From the Editor

Remember the Poor

If our children seem greedy, where might they have learned that?

At Ash Wednesday worship this year, my eyes were opened to a slight but meaningful revision of the closing liturgical exhortation. Standing at the altar, facing the congregation, the assisting minister said, “Go in peace, remember the poor!”

Normally, of course, we hear the sentence,”Go in peace, serve the Lord!” But, when one thinks about it, the two versions are not in conflict. Still, the final Ash Wednesday exhortation brought into sharp focus for me something middle-class Lutherans (who, one of our readers argues, are preoccupied with “respectability”) don’t always consider.

I’ve long appreciated prayers, offered at the beginning of meals, which include the phrase, “and keep us mindful of those who are less fortunate than are we.” Sometimes, when the prayer ends that way, I find it slightly more difficult to enjoy, with abandon, the feast set before me. That’s as it should be.

Recently one of our local daily newspapers ran a full page of quotes from Minnesota school children. They’d been asked what they would do if they encountered a homeless person by the side of the road. The responses ran a predictable gamut — from “I’d give them some money” to “I don’t help homeless people; they’re scary.” One young teen bragged, “I don’t waste my money on poor people. I save it for the person who deserves it the most — me!” One hopes he didn’t learn that in Lutheran confirmation class.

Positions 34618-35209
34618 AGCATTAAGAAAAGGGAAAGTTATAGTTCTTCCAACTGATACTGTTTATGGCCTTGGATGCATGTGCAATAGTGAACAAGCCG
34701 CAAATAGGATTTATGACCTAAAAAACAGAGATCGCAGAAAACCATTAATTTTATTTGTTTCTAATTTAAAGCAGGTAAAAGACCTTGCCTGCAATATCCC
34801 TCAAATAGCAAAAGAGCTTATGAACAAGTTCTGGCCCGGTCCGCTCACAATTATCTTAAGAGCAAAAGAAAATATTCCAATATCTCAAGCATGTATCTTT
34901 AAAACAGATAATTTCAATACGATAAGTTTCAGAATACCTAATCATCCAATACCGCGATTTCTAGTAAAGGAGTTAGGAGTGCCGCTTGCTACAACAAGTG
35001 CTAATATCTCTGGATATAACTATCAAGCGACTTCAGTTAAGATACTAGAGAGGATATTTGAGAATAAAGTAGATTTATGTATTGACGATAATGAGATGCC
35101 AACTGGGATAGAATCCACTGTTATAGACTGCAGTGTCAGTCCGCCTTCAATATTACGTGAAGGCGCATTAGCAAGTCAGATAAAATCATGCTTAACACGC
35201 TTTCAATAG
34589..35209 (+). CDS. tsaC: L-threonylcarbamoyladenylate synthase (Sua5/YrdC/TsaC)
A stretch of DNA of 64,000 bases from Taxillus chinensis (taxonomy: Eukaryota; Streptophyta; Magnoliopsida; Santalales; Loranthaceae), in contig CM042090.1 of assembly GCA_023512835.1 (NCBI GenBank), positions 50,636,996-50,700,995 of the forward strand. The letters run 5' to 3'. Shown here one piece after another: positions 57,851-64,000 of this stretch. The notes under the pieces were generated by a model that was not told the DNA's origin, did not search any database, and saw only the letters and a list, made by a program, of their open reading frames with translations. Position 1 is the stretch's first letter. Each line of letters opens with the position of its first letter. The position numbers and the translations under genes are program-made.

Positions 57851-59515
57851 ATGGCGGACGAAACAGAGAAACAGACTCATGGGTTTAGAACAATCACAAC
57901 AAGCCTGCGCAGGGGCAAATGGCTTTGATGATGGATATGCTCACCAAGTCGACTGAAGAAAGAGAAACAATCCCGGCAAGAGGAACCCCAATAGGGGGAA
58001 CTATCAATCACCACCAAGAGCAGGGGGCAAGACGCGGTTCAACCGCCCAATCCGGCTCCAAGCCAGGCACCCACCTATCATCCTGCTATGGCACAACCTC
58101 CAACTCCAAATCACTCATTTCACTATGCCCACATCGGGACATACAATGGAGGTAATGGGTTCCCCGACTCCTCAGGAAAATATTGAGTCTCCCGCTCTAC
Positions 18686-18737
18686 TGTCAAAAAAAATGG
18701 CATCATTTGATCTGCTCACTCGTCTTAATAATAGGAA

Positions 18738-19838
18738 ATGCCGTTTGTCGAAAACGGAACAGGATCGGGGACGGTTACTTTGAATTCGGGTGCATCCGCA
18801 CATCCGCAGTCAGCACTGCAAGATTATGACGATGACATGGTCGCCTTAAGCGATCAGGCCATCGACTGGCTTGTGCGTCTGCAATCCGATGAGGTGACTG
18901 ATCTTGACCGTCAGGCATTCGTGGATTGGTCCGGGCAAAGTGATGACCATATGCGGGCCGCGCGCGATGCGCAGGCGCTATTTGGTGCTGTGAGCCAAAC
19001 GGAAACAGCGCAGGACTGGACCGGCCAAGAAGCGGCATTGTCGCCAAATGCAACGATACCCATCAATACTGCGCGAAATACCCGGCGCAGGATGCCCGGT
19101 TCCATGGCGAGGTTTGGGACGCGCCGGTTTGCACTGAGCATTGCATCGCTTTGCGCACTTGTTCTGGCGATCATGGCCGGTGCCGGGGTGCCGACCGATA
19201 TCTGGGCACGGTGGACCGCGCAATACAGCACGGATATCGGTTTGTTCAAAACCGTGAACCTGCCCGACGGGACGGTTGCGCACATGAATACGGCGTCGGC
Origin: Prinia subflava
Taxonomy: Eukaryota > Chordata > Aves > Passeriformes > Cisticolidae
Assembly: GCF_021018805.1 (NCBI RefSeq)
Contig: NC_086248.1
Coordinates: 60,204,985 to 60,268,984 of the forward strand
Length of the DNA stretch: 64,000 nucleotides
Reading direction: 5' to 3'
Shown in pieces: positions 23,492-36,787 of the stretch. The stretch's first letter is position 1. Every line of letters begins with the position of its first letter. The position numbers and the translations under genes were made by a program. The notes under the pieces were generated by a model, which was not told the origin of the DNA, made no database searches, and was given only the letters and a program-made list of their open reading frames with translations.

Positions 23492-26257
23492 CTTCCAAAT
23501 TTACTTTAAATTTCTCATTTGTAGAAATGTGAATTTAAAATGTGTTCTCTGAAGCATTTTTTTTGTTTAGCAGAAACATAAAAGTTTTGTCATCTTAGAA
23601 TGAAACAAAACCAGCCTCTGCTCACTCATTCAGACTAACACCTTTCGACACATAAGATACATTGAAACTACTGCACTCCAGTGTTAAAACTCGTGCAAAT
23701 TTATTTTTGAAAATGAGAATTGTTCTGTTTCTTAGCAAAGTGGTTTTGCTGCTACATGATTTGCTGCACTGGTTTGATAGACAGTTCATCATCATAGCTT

It is no simple thing helping the poor in effective ways. But Lent calls us to wrestle with the challenge and the opportunity. We’re proud of our two adult daughters, who recently told Kathe and me they often give the “take home” portion of their restaurant meal to a hungry person when they see one on the street. They know the person will actually have food (and not be able to waste a handout of cash). And, they’re able to live out the values they’ve been taught.

But handing over a box of hot restaurant food, laudable an act as that is, does not address the deeper, systemic problems that drive people into poverty. The ELCA’s St. Paul Area Synod has faced up to this reality. Why shouldn’t our other area Lutheran judicatories do likewise?

It’s Lent. The marginalized are everywhere in our midst. Sometimes they are visible, sometimes they are not.

Go in peace. Remember the poor!